Delayed school start time = better performance

Delaying middle school and high school start times promotes student health and performance: an American Academy of Sleep Medicine position statement.
Watson NF, Martin JL, Wise MS, Carden KA, Kirsch DB, Kristo DA, Malhotra RK, Olson EJ, Ramar K, Rosen IM, Rowley JA, Weaver TE, Chervin RD.
J Clin Sleep Med. 2017;13(4):623–625. 

 During adolescence, internal circadian rhythms and biological sleep drive change to result in later sleep and wake times. As a result of these changes, early middle school and high school start times curtail sleep, hamper a student's preparedness to learn, negatively impact physical and mental health, and impair driving safety. Furthermore, a growing body of evidence shows that delaying school start times positively impacts student achievement, health, and safety. Public awareness of the hazards of early school start times and the benefits of later start times are largely unappreciated. As a result, the American Academy of Sleep Medicine is calling on communities, school boards, and educational institutions to implement start times of 8:30 AM or later for middle schools and high schools to ensure that every student arrives at school healthy, awake, alert, and ready to learn.

Sleep-deprived human brain

The sleep-deprived human brain
Adam J. Krause, Eti Ben Simon, Bryce A. Mander, Stephanie M. Greer, Jared M. Saletin, Andrea N. Goldstein-Piekarski & Matthew P. Walker
Nature Reviews Neuroscience (2017)

How does a lack of sleep affect our brains? In contrast to the benefits of sleep, frameworks exploring the impact of sleep loss are relatively lacking. Importantly, the effects of sleep deprivation (SD) do not simply reflect the absence of sleep and the benefits attributed to it; rather, they reflect the consequences of several additional factors, including extended wakefulness. With a focus on neuroimaging studies, we review the consequences of SD on attention and working memory, positive and negative emotion, and hippocampal learning. We explore how this evidence informs our mechanistic understanding of the known changes in cognition and emotion associated with SD, and the insights it provides regarding clinical conditions associated with sleep disruption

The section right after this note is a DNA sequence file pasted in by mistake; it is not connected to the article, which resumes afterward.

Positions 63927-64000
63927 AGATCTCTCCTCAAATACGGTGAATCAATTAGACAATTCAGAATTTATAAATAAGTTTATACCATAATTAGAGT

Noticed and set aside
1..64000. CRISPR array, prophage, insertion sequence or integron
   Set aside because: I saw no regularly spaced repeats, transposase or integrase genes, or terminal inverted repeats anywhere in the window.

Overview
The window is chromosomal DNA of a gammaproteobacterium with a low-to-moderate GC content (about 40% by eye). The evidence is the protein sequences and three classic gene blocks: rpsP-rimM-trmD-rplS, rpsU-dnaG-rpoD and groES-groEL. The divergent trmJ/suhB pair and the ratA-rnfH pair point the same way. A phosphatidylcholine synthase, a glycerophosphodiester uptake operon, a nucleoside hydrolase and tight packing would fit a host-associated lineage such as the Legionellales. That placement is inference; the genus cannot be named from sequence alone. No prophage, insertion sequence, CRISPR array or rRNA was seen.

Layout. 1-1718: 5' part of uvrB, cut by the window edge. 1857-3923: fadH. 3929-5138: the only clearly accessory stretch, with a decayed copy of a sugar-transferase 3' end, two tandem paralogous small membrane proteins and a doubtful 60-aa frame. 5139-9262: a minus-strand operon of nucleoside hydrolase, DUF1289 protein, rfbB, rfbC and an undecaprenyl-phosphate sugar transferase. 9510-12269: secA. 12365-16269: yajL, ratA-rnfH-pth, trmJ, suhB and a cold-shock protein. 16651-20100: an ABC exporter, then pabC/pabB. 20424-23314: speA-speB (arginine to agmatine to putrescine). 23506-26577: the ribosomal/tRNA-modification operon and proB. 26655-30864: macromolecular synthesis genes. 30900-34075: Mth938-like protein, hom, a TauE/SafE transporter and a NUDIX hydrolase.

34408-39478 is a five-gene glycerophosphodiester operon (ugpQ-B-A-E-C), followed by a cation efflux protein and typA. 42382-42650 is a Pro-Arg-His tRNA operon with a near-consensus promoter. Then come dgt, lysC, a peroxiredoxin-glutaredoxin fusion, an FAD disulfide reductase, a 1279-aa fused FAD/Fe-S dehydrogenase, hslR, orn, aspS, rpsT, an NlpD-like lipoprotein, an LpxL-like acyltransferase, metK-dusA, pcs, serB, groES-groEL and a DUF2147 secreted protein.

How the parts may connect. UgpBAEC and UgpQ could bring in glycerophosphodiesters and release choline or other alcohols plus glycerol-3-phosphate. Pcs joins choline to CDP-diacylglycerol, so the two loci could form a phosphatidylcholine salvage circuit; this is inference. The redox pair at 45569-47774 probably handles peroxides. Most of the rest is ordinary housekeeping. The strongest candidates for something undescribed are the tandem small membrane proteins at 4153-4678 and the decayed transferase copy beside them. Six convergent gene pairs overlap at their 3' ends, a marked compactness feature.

Intentions matter for benefits from sleep

Consolidation of Prospective Memory: Effects of Sleep on Completed and Reinstated Intentions
Barner C, Seibold M, Born J, Diekelmann S.
Front. Psychol., 06 January 2017 

Sleep has been shown to facilitate the consolidation of prospective memory, which is the ability to execute intended actions at the appropriate time in the future. In a previous study, the sleep benefit for prospective memory was mainly expressed as a preservation of prospective memory performance under divided attention as compared to full attention. Based on evidence that intentions are only remembered as long as they have not been executed yet (cf. 'Zeigarnik effect'), here we asked whether the enhancement of prospective memory by sleep vanishes if the intention is completed before sleep and whether completed intentions can be reinstated to benefit from sleep again. In Experiment 1, subjects learned cue-associate word pairs in the evening and were prospectively instructed to detect the cue words and to type in the associates in a lexical decision task (serving as ongoing task) 2 h later before a night of sleep or wakefulness. At a second surprise test 2 days later, sleep and wake subjects did not differ in prospective memory performance. Specifically, both sleep and wake groups detected fewer cue words under divided compared to full attention, indicating that sleep does not facilitate the consolidation of completed intentions. Unexpectedly, in Experiment 2, reinstating the intention, by instructing subjects about the second test after completion of the first test, was not sufficient to restore the sleep benefit. However, in Experiment 3, where subjects were instructed about both test sessions immediately after learning, sleep facilitated prospective memory performance at the second test after 2 days, evidenced by comparable cue word detection under divided attention and full attention in sleep participants, whereas wake participants detected fewer cue words under divided relative to full attention. Together, these findings show that for prospective memory to benefit from sleep, (i) the intention has to be active across the sleep period, and (ii) the intention should be induced in temporal proximity to the initial learning session.